• Hands down, one of the most responsive FHD monitors ever
  • Surprisingly worth the premium price for its specs and features
  • Semi-unique build aesthetic with practicality in mind

Disadvantages:

  • Low contrast ratio
  • No other color gamut option (compared to this list)

For quite some time now, the AOC 24G2 has been the most dominant model on the FHD market due to its price-to-performance ratio. But, even though 1080p should traditionally be the budget option at this point, many consumers still opt to get more premium models of their specific gaming needs demands one. For an Xbox Series X monitor, perhaps the best one we can buy without wasting features is the Mobiuz EX2510.

At a glance, this monitor already exudes elements of being a premium monitor. A uniquely designed stand with an orange accent line at the front. Blocky-angled finished at the back. It even has a “conservative” port area that can safely hide away the cables easily without too much hassle.

In terms of raw numbers alone, the Mobiuz EX2510 takes out every other entry in this list. Even the LG27GP950 Ultragear, with is one of the fastest and most vibrant with its nano-IPS technology, struggles to edge out a wider gap with its response times and input lag. This is well supported by a single overdrive mode across all refresh rate settings, typical variable refresh rate support, and an almost perfect out-of-the-box default calibration preset.

Two possible deal-breaking downsides are its lower than average maximum brightness and contrast ratio compared to others in this list, but those can theoretically be solved simply by playing around with settings and room ambiance.

5. LG 27GP950 Ultragear, 27inch 4K UHD 144Hz (160Hz OC) Nano-IPS HDMI 2.1

Size: 27-inch (16:9)
Resolution: 3840×2160 (4K UHD)
Refresh Rate: 144Hz
Panel Type: IPS
Peak Brightness: 700 nits
Contrast Ratio: 1,200:1
Color Gamut: 100% sRGB, Adobe 88.1%, 95.2% DCI-P3
Best G2G Response: 5 ms
Dark Transition: Less than 10 ms (7.5 ms)
Input Lag: 4 ms (average)
VRR Freesync (rated), G-SYNC (rated)
Ergonomics: Height, Tilt (No Swivel)

Advantages:

  • Nano-IPS delivers super rich color, bright visuals, and competitive response times
  • Balanced design combination of minimalist contours and back ambient light
  • True 95%+ DCI-P3 color gamut

Disadvantages:

  • Maybe a bit too small for a 4K monitor
  • Very expensive

Without the strict requirement for 4K 144Hz for the Xbox Series X, the 27-inch form factor is usually best left for the sweet spot 1440p models, as demonstrated by the M27Q. Nevertheless, the 27GP950(-B) is still a very solid recommendation for those that can afford its advanced top-of-the-lime image immersion gimmicks. That’s right, it’s using a screen technology that is quite ahead of that of traditional IPS.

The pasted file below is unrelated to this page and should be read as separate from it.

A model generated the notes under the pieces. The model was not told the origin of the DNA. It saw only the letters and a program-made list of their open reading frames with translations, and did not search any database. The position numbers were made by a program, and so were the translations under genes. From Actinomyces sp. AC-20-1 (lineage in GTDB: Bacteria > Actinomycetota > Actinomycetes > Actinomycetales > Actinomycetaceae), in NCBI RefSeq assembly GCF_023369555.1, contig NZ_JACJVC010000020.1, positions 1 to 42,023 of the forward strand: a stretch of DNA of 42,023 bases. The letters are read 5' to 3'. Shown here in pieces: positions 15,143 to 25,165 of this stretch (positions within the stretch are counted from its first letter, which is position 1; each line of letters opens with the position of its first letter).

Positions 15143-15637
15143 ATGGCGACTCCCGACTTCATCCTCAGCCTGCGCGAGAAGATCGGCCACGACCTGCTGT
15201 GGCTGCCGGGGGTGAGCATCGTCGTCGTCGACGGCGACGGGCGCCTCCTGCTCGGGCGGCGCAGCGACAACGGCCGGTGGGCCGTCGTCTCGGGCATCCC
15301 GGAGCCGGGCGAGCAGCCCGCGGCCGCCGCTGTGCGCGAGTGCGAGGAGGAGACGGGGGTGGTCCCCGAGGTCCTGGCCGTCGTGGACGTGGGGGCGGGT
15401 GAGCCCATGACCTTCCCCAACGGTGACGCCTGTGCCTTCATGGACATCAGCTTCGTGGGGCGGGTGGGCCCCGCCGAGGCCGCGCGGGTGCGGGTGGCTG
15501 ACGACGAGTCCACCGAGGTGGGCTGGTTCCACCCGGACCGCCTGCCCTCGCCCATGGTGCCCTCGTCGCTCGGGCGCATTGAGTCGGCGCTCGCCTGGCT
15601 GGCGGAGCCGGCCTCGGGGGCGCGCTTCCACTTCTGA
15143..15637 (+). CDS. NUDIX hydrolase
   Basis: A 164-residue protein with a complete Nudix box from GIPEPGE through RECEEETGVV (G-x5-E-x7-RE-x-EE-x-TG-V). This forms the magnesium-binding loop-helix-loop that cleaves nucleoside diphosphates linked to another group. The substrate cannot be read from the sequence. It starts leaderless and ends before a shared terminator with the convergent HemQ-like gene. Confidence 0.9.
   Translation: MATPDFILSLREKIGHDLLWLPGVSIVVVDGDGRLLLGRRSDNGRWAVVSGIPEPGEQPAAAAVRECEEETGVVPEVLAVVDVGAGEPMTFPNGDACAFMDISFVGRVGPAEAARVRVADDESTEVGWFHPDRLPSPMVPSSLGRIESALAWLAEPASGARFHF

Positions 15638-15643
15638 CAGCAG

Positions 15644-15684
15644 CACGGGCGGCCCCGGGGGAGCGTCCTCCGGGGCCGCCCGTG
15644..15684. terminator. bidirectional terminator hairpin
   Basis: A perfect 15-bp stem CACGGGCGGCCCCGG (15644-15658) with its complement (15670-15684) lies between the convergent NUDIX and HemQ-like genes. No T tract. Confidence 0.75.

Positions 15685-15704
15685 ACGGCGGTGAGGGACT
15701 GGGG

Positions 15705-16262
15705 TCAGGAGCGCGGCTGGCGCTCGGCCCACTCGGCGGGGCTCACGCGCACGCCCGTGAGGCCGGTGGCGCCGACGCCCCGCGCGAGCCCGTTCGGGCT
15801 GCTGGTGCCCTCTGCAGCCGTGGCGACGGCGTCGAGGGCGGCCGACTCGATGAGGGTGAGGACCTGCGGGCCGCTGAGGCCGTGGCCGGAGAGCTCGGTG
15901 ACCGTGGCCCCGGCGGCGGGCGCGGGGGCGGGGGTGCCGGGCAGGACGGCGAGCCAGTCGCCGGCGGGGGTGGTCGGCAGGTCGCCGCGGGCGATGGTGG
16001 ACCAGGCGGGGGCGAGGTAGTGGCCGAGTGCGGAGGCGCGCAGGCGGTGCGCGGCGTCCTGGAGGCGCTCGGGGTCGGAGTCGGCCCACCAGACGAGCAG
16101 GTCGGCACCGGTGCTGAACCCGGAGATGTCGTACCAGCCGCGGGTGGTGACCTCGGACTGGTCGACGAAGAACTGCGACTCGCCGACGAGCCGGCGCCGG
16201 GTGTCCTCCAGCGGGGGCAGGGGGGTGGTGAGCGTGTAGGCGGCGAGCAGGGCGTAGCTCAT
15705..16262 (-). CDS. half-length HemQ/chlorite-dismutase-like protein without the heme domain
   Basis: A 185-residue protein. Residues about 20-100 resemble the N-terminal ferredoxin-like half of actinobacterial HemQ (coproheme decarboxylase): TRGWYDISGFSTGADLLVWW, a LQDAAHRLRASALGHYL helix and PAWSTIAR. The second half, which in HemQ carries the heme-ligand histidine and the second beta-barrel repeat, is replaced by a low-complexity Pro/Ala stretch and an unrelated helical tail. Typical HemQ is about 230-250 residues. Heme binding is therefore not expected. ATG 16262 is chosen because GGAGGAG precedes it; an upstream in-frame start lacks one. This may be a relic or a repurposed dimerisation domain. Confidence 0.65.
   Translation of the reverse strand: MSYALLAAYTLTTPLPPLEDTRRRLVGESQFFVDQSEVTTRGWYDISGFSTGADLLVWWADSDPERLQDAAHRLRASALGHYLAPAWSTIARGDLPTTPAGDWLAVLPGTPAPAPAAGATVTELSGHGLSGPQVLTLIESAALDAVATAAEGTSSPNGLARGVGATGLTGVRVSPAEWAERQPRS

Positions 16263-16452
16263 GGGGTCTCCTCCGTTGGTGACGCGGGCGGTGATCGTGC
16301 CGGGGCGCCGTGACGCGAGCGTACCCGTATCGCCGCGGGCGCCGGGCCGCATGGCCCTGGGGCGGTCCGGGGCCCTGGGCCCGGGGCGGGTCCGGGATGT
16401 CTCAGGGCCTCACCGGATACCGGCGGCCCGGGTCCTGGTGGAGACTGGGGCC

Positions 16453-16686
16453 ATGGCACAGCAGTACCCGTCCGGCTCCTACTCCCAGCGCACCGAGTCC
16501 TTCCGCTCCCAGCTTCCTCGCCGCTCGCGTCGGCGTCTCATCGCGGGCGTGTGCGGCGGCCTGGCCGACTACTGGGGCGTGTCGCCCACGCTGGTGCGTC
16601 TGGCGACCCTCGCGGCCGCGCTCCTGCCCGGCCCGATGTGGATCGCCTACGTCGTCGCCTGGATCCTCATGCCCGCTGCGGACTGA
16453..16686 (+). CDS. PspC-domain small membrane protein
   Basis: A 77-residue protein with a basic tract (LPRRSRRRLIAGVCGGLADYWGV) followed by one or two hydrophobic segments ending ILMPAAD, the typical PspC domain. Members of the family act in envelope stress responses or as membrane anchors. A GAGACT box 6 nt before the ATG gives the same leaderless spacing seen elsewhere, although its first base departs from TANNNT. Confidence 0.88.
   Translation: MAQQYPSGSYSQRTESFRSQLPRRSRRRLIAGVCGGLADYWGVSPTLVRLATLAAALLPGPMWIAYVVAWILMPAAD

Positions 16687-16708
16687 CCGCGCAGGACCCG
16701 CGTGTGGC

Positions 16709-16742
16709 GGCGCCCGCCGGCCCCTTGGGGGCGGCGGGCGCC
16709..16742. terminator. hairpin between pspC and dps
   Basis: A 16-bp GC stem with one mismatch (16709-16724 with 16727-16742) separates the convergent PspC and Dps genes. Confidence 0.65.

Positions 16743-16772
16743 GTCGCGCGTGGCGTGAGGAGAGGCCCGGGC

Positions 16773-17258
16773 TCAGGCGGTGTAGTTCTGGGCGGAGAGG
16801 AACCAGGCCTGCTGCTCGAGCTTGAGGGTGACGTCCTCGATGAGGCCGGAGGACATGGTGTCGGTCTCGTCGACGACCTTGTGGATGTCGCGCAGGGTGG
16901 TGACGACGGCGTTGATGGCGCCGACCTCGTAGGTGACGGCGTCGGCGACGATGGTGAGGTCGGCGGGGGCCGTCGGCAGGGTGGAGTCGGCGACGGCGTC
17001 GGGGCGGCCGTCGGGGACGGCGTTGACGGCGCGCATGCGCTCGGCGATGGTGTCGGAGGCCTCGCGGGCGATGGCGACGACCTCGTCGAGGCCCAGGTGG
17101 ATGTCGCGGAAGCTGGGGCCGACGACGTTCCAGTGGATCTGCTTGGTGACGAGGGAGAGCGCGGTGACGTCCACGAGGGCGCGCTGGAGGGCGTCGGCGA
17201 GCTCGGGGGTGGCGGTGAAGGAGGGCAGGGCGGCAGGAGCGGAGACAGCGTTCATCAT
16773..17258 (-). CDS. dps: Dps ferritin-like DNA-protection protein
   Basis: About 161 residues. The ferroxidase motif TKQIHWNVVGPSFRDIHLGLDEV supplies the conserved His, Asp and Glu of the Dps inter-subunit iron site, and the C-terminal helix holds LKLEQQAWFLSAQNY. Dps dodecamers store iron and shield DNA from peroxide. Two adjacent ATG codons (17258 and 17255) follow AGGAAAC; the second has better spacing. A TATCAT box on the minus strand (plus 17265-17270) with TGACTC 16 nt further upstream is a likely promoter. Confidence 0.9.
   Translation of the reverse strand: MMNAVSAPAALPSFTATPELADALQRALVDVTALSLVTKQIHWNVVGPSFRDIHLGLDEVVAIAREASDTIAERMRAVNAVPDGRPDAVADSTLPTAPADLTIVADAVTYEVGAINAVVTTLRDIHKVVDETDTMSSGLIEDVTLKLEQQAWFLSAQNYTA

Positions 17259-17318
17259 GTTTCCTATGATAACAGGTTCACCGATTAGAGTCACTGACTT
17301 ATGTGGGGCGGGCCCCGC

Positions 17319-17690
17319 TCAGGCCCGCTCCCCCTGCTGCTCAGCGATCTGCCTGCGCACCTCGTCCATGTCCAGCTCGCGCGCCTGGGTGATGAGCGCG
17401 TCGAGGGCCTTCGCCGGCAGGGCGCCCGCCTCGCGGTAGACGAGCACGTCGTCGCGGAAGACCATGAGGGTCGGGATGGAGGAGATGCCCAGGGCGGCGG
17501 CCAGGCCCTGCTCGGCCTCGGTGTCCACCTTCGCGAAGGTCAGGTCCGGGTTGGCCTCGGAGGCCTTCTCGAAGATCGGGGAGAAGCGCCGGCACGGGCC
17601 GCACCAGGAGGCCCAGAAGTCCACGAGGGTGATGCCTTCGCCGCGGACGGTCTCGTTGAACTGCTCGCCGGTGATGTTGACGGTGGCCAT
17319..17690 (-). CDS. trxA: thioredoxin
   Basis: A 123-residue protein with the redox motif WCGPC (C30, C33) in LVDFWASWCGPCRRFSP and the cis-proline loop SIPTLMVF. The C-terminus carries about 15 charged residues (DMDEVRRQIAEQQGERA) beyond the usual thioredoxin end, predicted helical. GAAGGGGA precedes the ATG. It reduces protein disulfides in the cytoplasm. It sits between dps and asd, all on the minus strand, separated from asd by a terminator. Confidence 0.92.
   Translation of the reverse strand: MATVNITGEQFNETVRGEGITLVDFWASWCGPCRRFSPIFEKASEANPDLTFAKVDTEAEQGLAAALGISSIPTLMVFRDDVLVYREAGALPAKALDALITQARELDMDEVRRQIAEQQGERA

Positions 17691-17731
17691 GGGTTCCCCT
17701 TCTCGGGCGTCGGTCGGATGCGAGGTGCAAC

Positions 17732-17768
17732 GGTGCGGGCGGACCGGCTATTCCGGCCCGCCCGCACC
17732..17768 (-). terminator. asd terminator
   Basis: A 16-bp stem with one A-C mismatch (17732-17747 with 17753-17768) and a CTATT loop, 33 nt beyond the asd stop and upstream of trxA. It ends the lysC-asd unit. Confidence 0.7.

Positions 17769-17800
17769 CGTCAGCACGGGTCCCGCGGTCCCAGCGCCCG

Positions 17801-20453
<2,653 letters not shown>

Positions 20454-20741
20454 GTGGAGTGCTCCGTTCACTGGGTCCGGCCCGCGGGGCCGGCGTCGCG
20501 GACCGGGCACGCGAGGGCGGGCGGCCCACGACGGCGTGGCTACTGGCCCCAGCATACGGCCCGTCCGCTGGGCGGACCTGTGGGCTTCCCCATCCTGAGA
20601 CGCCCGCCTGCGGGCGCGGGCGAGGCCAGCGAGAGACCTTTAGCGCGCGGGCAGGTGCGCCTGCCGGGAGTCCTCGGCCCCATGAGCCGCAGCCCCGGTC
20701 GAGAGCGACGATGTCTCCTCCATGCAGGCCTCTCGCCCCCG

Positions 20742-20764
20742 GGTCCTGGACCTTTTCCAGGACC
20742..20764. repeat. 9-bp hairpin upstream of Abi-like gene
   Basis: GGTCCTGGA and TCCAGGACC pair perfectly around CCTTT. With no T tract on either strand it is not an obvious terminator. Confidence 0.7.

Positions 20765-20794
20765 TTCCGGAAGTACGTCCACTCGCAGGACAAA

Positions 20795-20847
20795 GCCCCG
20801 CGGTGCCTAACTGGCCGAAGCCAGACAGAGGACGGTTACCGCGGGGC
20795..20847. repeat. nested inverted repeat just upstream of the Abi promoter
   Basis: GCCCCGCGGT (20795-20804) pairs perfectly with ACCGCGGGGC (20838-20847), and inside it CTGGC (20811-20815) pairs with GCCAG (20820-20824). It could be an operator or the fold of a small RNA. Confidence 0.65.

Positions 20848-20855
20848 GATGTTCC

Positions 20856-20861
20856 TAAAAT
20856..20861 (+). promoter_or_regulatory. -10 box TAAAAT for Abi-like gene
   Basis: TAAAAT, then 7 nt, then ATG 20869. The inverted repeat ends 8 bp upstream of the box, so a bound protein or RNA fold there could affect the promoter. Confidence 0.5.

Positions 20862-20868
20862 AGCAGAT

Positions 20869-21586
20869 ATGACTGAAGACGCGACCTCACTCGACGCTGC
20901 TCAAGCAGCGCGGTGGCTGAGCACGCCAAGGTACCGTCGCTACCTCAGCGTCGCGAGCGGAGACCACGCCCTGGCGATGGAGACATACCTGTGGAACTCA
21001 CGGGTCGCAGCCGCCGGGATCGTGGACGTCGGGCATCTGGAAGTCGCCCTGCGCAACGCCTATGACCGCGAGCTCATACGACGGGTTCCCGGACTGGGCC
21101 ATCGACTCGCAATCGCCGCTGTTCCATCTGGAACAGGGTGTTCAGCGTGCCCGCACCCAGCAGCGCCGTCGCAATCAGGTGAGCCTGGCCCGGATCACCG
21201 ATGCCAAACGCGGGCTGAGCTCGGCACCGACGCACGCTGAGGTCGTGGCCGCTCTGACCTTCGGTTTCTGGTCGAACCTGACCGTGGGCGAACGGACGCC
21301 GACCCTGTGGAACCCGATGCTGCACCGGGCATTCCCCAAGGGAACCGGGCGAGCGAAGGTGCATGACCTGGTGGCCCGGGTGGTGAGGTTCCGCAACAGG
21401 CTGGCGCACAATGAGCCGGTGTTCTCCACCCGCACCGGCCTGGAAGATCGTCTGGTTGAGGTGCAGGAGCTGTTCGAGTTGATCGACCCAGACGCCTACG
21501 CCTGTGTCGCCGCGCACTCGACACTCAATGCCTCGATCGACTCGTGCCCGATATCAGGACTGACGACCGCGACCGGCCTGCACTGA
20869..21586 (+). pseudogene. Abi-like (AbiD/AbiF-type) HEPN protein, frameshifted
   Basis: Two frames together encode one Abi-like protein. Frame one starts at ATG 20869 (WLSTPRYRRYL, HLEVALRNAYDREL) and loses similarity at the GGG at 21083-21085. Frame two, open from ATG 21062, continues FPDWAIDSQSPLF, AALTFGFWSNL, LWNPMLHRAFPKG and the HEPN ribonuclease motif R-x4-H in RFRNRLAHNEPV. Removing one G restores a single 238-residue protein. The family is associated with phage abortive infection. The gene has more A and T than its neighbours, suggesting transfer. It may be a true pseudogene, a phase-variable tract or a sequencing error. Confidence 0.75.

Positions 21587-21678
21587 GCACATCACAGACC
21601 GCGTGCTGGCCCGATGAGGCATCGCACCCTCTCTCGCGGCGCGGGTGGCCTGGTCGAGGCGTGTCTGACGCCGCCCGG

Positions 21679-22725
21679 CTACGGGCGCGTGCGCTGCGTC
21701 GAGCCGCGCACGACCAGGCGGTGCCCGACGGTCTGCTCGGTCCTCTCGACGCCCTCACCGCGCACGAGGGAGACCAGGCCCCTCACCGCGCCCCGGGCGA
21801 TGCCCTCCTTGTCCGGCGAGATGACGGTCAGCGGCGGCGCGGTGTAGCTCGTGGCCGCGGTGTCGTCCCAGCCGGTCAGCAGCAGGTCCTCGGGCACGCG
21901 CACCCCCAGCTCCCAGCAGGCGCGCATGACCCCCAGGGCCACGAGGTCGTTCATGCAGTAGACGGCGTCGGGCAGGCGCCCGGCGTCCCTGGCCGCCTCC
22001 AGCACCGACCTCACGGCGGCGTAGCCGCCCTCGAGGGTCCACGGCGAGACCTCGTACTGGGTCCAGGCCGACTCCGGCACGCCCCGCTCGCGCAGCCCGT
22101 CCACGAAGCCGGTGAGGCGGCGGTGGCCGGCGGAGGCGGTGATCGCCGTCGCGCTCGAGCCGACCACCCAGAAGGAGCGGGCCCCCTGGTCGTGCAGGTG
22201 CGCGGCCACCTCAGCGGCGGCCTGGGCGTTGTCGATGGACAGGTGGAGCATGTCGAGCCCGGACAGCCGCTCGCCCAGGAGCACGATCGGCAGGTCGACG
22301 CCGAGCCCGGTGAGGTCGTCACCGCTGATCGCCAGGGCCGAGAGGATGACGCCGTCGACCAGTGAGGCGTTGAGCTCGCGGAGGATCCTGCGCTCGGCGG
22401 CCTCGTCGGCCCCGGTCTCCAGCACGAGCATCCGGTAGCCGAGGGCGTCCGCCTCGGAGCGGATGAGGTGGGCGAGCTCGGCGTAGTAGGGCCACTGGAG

First unveiled in 2019, the fabled nano-IPS screen promised to deliver superior color accuracy and monstrous response times by adding a nano-particle layer within the liquid crystal substrate. The result is that color transitions feel much faster, and light passes through with much more vibrance. Indeed, the actual final product delivers as promised for the most part, albeit at the cost of making the monitor much, much more expensive.

It’s a high-end model. No questions asked. This is simply for those who want the optimal cinematic experience for the Xbox Series via a certified HDMI 2.1 connection at a size that is simply perfect for a desktop system.

As for its other perks, it has the traditional RGB ambient light feature prominent on high-end Ultragear monitors (a surprisingly useful option to match lighting for your battlestation). Several USB 3.0 passthrough connections and video ports also make it just as functional as any display model within its exorbitant tier range.

Best HDMI 2.1 Monitors for Xbox Series X: Frequently Asked Questions

1. Does the Xbox Series X Natively Support 1440p Resolution?

Yes, the Xbox Series X natively supports 1440p. As such, QHD monitors are usually the more default recommendation when setting up an Xbox Series X system. Details are noticeably better and the image is much crisper than 1080p, without having to spend too much on 4K monitor-level costs.

2. Will my games instantly play at 120Hz if I use a high-refresh-rate monitor?

No, it will not. It will depend largely if the game will support such modes, or if the game is hardware intensive enough not to provide the option (check some of the refresh mode confirmation lists online to confirm). Either way, at least, you should still be able to play certain titles considerably above 60Hz.

3. Does the Xbox Series X support Adaptive-Sync technologies?

Yes, the Xbox Series X supports both Freesync and G-Sync features. Though, when looking for variable refresh rate features on a monitor, just check if it is Freesync compatible. That alone is more than enough to provide a screen tearing-free gaming experience.

4. What does “Dynamic 4K” on certain Xbox Series X games mean?

It means that while the game is rendered natively in 4K, it will lower the resolution on the fly in order to maintain the frame rates required to play the game smoothly. This happens instantaneously, within the instant it is needed, and usually switches back to native 4K again in a snap after the hardware-intensive part was completed.

5. Can I use any random HDMI cable?

Yes and no. If playing below 4K (or 4K 60Hz), just be sure that the cable is purchased recently enough (last three years or so), or the length short enough for bandwidth issues to not matter much. If using a 4K 144Hz monitor, you might want to hook up an HDMI 2.1-certified cable to maximize refresh rates on well-optimized titles.

Website | + posts

Leave a Comment